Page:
Funnily enough in the many times I've been to Munich, I've never visited the Augustiner Bräustuben. I'd heard it was good of course and knew people who'd been there, but not me. Last week our hotel was just a few minutes walk away and we thought we'd take a look. We went on Tuesday night, though on the same morning we'd had a quick recce. Just a normal street corner local I thought, though probably bigger inside. We returned later, after many miles of walking and two or three half litres of helles in a very small kneipe nearby, where we drank cheap Hofbrau beer and sat nonchalantly as a couple of German lads threw darts at an electronic dartboard, just centimetres from our heads. Fortunately they were good and no darts rebounded, but we weren't as comfortable as we acted. Stiff upper lip and all that.
Man does not though live by beer alone, though I've been known to give it a jolly good try. The sky had greyed up and rain was spitting intermittently, when about eight o'clock we entered the Bräustuben. Bloody Hell. It was not only massive, but filled to the rafters with jolly Germans scooping it down and scoffing enormous plates of pork. There must have been several hundred of them. And us. A friendly waiter wedged us on the edge of a bench, delivered us of Augustiner Edelstoff and left us to it. I looked around at a scene that has become familiar over the years. Germans eating out in droves on a midweek night. We ate and drank well that night in a great atmosphere despite having to have many incorrect items (cheerfully) removed from the bill.
The day before when we arrived, we walked through the streets; me to re familiarise myself and Mike to see for the first time. Our first pint was in Augustiner am Platzl, opposite the Hofbräuhaus. It is a fair size, but boy was it busy. We perched at the end of a table, but just had one. It really wasn't that comfortable, though it didn't seem to bother the locals who ate uncomfortably balanced on high stools, while all sorts brushed past. Mike doesn't eat meat, which makes life tricky in Germany. He looked up the Hofbräuhaus on the internet and there was two or three veggie dishes on the menu and we were hungry. "Could we go there?" Of course. It isn't everyone's cup of tea, but it is mine. Normally. Now this is one huge place and it was rammed, though we did eventually find a seat after ten minutes or so. Our waiter wasn't at all jolly and was mostly absent and smelling strongly of smoke when he did return. We talked to a couple of Swiss folks on our table and we (and they) waited interminably for our beer and interminably for our food, though Mike was doomed to cheese and bread, as all cooked veggie options were off. It was a better visit last year, but I get the feeling that complacency has set in, waiter wise, though to be fair, my roast pork in paprika cream sauce and spaezle was delicious.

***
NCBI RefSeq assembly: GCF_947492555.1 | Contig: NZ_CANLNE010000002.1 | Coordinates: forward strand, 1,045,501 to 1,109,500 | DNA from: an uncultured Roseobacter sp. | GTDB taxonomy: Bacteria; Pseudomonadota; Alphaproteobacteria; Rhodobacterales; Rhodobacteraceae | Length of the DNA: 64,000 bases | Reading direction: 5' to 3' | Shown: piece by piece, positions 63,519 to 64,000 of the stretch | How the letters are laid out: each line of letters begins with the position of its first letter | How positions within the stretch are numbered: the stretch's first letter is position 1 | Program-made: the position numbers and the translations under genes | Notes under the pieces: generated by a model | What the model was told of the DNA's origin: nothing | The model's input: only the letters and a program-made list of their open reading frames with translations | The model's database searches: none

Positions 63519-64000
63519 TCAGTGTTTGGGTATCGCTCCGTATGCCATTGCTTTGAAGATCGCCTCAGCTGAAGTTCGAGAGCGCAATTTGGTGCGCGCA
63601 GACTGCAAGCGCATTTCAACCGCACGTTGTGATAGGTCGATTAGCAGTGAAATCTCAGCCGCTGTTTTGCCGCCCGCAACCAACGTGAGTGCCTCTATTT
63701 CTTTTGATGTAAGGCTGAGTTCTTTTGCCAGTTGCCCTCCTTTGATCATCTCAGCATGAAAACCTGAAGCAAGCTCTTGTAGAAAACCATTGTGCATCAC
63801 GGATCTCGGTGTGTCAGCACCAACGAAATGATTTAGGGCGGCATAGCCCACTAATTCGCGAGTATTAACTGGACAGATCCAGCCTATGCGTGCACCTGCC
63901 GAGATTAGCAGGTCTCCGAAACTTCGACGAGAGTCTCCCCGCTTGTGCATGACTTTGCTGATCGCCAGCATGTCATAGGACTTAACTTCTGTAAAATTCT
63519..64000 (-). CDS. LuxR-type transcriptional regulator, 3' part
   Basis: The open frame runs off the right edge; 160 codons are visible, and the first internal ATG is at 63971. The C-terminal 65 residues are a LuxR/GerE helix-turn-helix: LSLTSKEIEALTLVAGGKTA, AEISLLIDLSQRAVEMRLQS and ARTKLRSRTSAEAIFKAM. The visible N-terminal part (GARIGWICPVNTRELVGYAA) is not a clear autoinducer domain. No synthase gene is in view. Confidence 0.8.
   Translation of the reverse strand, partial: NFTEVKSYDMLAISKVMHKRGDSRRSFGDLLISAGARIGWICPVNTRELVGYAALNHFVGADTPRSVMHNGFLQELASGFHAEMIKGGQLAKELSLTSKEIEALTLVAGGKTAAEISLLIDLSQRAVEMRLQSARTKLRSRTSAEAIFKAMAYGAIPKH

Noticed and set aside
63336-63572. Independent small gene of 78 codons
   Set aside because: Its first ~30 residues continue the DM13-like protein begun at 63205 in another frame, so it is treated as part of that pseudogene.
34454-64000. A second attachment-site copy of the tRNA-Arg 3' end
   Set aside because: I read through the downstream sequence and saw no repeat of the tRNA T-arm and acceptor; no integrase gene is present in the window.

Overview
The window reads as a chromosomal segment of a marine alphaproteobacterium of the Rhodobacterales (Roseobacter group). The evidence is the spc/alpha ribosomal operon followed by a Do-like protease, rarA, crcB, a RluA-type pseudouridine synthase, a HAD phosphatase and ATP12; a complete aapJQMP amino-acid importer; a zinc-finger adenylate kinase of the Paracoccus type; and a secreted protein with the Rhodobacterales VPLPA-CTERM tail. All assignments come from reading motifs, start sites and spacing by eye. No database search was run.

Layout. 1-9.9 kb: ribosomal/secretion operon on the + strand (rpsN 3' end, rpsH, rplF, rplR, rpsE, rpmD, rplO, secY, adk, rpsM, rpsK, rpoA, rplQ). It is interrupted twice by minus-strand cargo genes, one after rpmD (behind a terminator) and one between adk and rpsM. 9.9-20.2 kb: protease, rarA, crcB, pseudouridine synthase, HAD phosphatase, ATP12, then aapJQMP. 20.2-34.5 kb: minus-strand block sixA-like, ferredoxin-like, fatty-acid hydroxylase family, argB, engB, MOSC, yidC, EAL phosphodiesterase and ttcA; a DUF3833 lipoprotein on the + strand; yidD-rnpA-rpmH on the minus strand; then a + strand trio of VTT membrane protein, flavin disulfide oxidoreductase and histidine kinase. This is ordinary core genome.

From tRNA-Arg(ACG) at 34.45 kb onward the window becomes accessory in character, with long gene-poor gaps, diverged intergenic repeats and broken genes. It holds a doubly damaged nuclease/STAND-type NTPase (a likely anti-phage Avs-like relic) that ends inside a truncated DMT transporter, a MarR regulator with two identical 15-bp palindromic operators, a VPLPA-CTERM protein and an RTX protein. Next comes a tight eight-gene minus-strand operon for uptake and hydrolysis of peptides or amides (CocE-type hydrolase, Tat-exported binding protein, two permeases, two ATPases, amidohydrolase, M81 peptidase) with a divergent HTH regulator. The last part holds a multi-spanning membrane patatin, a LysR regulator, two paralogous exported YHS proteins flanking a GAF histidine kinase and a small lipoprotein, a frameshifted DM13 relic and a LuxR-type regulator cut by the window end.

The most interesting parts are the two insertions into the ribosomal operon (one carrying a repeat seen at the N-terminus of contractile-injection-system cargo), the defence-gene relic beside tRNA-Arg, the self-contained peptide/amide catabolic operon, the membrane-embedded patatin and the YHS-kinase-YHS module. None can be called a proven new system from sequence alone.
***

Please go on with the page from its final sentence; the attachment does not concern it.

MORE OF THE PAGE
There's a lot of money in Munich.. Everywhere was the same. In midweek nights, it was packed and not just with tourists either, though it seemed to me, a keen observer of the German pub scene, that in some areas at least that hospitality and service was sorely lacking, even if customers certainly were not.
And my old favourite Hofbräu Dunkel seemed thin and unappealing, though maybe that was the poor experience. It was a good night though on Tuesday at the Bräustuben even if we did get pissed wet through on leaving.
A bit of a CV. Tandleman is a veteran beer lover, local CAMRA Chairman and activist, beer writer, beer reviewer and pursuer of all things good in beer. He lives in the North West of England and London. Despite his CAMRA membership, he does not limit himself to cask conditioned beer, though he believes that cask conditioning, when done correctly and appropriately, brings a quality to beer that is hard to equal by any other kind of presentation. He is a strong supporter of Northern methods of beer dispense and avidly detests poorly presented beer and dislikes pasteurisation. He regularly visits Germany, has conducted corporate British and German beer tastings for CAMRA at the Great British Beer Festival where he has worked for years on Biere Sans Frontieres and was Deputy Organiser at CAMRA's very successful National Winter Ales Festival in 2009, 2010, 2011 and 2012 and at the Manchester Beer and Cider Festival from 2013 to date. He admires good brewers wherever they are and has travelled extensively in pursuit of good beer to drink. He also judges beer at both the International Beer Challenge and the World Beer Awards.
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